We’ve all been there before, where you’re ready to buy something online, but you have a question. Unfortunately, the answer isn’t readily available, so you pause your order and wait for feedback. Usually, a customer will be doing the same things, and this leads to a lost customer.

You can see how this would affect your bottom line. But the good news is that artificial intelligence and chatbots are helping to pave the way in better support.

And while most of the time, the options will not be used, it’s always a good idea to offer channels to support your customers.

We recommend the following options for best results:

  • Online chat service support / Messenger service
  • Live phone support service
  • Email support with the communicated turn around times
  • Marked frequently asked questions (FAQ)
  • Social media channels like Instagram, Facebook, and Twitter.

Studies are increasingly showing that people prefer using live chat. The skew is roughly 40% of individuals; therefore, it’s best to have it available and the other channels just if the additional 60% of users want to get in touch. It’s also a good step for your business, which may not be in a position to provide all forms of support. You can then manage your customer’s expectations by mentioning your availability.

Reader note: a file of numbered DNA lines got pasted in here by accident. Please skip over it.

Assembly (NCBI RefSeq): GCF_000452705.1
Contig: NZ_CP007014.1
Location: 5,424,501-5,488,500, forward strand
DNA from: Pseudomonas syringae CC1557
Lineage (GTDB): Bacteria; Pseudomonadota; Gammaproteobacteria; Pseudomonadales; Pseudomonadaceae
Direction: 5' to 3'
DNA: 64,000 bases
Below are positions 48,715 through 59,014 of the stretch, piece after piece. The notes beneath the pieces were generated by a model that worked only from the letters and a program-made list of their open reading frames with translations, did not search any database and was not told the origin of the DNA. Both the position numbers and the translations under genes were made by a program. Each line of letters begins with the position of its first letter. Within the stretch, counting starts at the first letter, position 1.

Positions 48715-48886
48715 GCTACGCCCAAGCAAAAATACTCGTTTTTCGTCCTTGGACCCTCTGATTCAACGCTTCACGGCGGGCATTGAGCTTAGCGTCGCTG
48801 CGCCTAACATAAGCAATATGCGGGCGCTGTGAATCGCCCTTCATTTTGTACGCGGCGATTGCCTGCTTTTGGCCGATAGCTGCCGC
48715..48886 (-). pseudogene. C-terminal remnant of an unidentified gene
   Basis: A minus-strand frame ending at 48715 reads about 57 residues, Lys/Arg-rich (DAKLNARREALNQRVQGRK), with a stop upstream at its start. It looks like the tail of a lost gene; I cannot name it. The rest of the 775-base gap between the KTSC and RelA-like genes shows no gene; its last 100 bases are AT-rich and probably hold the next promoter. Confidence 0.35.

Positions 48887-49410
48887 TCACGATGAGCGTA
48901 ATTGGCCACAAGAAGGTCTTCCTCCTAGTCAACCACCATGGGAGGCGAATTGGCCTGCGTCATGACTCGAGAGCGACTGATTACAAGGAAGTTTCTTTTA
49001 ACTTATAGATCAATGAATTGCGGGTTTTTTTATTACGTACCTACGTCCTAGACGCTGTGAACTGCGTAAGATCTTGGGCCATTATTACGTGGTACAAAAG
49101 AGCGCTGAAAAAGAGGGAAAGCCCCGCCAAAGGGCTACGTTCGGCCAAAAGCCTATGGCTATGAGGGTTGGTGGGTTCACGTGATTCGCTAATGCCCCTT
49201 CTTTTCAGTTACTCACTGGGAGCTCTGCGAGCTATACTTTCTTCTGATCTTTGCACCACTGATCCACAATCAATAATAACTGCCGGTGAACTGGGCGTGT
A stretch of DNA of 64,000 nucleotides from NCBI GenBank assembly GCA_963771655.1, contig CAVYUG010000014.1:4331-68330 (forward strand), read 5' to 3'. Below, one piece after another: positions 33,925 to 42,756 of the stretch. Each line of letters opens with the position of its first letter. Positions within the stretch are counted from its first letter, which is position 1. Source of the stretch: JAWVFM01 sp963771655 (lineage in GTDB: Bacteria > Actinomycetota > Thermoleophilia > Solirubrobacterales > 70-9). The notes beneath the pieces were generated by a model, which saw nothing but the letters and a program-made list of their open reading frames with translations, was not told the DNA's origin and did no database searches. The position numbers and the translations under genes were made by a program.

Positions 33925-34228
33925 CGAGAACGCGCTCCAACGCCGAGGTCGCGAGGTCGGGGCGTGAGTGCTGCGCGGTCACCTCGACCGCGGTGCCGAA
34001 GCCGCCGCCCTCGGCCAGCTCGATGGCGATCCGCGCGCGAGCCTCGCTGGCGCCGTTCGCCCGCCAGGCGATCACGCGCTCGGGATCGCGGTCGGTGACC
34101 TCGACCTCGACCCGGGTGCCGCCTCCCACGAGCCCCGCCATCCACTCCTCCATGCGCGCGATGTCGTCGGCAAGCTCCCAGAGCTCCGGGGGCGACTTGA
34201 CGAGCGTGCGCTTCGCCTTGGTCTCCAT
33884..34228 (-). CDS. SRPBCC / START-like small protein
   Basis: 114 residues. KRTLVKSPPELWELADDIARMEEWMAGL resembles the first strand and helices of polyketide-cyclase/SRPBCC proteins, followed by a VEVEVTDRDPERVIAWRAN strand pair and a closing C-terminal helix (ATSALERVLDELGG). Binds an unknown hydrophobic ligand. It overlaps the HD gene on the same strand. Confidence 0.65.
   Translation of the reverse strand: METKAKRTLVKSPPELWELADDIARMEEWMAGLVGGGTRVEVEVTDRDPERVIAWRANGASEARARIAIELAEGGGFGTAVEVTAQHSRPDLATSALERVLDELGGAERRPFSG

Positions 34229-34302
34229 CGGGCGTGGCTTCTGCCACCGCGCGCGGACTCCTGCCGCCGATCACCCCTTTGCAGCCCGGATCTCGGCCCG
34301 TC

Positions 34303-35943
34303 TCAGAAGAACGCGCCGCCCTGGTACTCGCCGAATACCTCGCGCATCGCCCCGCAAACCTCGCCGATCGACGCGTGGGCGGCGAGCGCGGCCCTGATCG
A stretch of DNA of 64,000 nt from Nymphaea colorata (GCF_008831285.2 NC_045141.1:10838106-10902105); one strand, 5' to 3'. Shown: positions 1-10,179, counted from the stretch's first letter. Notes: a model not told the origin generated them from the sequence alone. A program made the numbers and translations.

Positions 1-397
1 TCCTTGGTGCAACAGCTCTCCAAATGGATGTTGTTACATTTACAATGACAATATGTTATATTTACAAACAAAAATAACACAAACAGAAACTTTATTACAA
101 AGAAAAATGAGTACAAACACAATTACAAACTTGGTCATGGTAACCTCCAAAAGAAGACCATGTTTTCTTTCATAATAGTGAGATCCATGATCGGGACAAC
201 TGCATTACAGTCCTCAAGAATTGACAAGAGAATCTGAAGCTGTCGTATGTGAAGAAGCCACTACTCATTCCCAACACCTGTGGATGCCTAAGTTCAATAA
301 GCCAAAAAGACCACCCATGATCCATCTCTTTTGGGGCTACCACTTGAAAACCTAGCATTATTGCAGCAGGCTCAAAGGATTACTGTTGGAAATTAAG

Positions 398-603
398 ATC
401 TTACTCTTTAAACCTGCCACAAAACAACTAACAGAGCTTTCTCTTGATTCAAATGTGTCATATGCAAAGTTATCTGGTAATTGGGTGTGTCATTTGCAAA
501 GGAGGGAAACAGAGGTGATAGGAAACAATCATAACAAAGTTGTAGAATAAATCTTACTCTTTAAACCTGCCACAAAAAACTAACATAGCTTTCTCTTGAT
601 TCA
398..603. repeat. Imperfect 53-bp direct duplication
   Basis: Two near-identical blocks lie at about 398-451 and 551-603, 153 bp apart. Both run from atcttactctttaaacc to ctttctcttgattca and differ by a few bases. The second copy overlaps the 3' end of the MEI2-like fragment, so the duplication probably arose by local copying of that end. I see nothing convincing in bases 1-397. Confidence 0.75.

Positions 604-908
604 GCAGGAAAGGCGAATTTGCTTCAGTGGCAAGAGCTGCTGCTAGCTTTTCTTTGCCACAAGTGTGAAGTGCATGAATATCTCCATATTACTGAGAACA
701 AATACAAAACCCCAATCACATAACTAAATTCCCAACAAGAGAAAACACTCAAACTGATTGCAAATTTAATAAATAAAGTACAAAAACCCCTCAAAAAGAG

Offer Text Alternatives (alt text) for HTML websites

As many of your website users might have different disadvantages when accessing your site, you have to consider providing text alternatives, especially for your website’s photos and videos. For example, if someone does have a visual impairment, the alt text will come in handy and help them understand what was on that image and make sense.

This can usually be done editing your site’s codes or incorporated in individual pieces of content; you should tell your designer to update it accordingly. Or you could use an automated web accessibility software that provides improvement to the content such as larger scales, magnifiers, and improve the color scheme for individuals who have visual disabilities.

Through the use of their artificial intelligence platform, their solution and web accessibility tools are learning and improving all the time — thus allowing for improved user experiences on a daily basis. The most data and usage the platform learns from, the more it can provide assistance in translating different forms of content to those in need of such a solution.

Give users options to customize their experience

Most users will love the options available to view the site precisely the way they want to. This is especially true for disabled visitors.